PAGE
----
What's Happened to CanLit? | Literary Review of Canada
However, electronic complimentary copies are readily available for those professors wishing to consider this title for possible course adoption. Introduction to Indigenous Literary Criticism in Canada collects 26 seminal critical essays indispensable to our understanding of the rapidly growing field of Indigenous literatures. The texts gathered in this collection, selected after extensive consultation with experts in the field, trace the development of Indigenous literatures while highlighting major trends and themes, including appropriation, stereotyping, language, land, spirituality, orality, colonialism, residential schools, reconciliation, gender, resistance, and ethical scholarship.
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By gathering in one volume essential essays derived from Indigenous epistemologies and ways of being, they offer cultural pathways that can help readers understand and delight in the renaissance resonance of Indigenous literary writing in the part of Turtle Island we call Canada. Macfarlane and Ruffo illustrate this beautifully in this collection, showing how literary criticism is not only the most vibrant and dynamic gift from Indigenous intellectuals, but the most exciting.
Category:Canadian literary critics
Unless, that is, we want to be hopelessly provincial. Each of these stories dazzles with a quiet, meticulous brilliance, a brilliance that comes from a sustained, holy belief in getting the words right. Consequently, it's a must-read for anyone with even the slightest interest in either the literature or the culture of Canada—professional and general reader alike.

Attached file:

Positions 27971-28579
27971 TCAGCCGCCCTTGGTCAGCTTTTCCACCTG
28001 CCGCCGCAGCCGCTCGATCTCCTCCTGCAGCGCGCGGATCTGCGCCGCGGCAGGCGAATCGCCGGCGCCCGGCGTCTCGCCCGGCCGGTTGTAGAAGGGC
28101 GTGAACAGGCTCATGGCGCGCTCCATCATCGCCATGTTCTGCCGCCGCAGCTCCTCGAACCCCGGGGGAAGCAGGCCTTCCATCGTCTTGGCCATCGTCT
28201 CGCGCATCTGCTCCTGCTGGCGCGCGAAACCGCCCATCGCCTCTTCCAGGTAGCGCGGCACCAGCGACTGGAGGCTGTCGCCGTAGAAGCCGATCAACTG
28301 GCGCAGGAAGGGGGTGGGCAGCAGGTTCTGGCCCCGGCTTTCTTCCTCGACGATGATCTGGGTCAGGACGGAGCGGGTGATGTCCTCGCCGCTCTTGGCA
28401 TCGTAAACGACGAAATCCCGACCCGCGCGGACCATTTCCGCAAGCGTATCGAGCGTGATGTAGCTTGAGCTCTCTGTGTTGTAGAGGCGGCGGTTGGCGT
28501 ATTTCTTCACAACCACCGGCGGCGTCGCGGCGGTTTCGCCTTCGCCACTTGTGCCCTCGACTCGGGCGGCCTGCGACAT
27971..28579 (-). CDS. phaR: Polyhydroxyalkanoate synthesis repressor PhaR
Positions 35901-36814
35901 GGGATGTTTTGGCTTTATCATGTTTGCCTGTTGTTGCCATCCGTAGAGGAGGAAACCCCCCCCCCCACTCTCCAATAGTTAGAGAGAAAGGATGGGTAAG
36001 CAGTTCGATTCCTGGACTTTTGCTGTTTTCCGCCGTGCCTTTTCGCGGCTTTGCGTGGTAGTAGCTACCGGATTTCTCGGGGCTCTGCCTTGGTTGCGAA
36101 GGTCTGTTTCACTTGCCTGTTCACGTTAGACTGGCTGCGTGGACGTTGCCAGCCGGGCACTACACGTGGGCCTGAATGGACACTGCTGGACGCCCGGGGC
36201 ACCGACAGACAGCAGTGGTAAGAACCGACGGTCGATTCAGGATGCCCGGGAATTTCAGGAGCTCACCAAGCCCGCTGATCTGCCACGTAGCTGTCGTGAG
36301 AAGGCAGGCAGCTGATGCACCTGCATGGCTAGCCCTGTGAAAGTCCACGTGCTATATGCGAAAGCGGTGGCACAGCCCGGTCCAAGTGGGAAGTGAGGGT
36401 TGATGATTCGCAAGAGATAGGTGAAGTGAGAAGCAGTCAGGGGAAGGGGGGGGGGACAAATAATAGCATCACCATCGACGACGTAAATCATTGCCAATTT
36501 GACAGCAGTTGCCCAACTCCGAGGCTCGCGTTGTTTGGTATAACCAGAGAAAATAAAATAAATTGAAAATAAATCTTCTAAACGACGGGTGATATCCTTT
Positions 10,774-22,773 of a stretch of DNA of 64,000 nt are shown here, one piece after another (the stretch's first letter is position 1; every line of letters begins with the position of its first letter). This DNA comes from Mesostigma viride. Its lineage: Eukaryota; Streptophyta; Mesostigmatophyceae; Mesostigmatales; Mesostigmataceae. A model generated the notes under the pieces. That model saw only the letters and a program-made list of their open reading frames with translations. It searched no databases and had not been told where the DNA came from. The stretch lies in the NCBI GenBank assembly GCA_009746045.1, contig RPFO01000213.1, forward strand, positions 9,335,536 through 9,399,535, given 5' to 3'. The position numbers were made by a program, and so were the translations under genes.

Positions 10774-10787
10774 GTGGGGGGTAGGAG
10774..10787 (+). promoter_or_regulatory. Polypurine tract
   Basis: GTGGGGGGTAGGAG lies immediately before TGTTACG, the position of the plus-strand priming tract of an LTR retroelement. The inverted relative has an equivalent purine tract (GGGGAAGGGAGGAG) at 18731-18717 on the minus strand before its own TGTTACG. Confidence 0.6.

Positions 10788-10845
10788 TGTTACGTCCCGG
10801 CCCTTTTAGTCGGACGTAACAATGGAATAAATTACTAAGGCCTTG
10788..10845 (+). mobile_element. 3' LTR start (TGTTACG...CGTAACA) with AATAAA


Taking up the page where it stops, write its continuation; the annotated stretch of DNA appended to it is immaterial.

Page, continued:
It's a heady brew. Now comes T. Rigelhof's This Is Our Writing , which asks the bracing and necessary question: What is truly good in Canadian fiction and what is merely trendy and popular? Ripostes is going to aggravate, annoy, gall, irk, miff, peeve, rankle, vex and just generally bug quite a few people. It thoroughly delights me. Critical obfuscation is rampant. And the secondary text, not the primary, is now idolized.
But here and there a reactionary voice is heard, and none more powerful and insistent than that of Keith, whose stance, though independent, is thankfully not unique. But neither the editor nor her team of biographer, textual critic, literary historian and literary critics are under any delusions; to reconstruct the life, work and reputation of the mercurial Major John Richardson after one hundred years of comparative neglect is not the work of a single moment, nor of a single conference.
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The Porcupine's Quill would like to acknowledge the support of the Ontario Arts Council and the Canada Council for the Arts for our publishing program. Page George A.
Literary Criticism The Porcupine's Quill has developed a reputation for publishing noteworthy books of criticism that challenge readers to think deeply about the field of Canadian literature and to demand more of the country's poets and authors—canonical or otherwise. Ordinary Paradise Richard Teleky ISBN The essays in Ordinary Paradise muse on what it means to be engaged with literature, music, film and the visual arts, and celebrate the extraordinary power that creative accomplishment can have on our daily lives.
Strike Anywhere Michael Lista ISBN Michael Lista bravely takes on the inherently contradictory nature of artistic expression and tackles the moral and artistic implications of boob tube blockbusters, all while attempting to answer the age-old question: Why does poetry suck? Canadian Literature in English, Volume 2 W.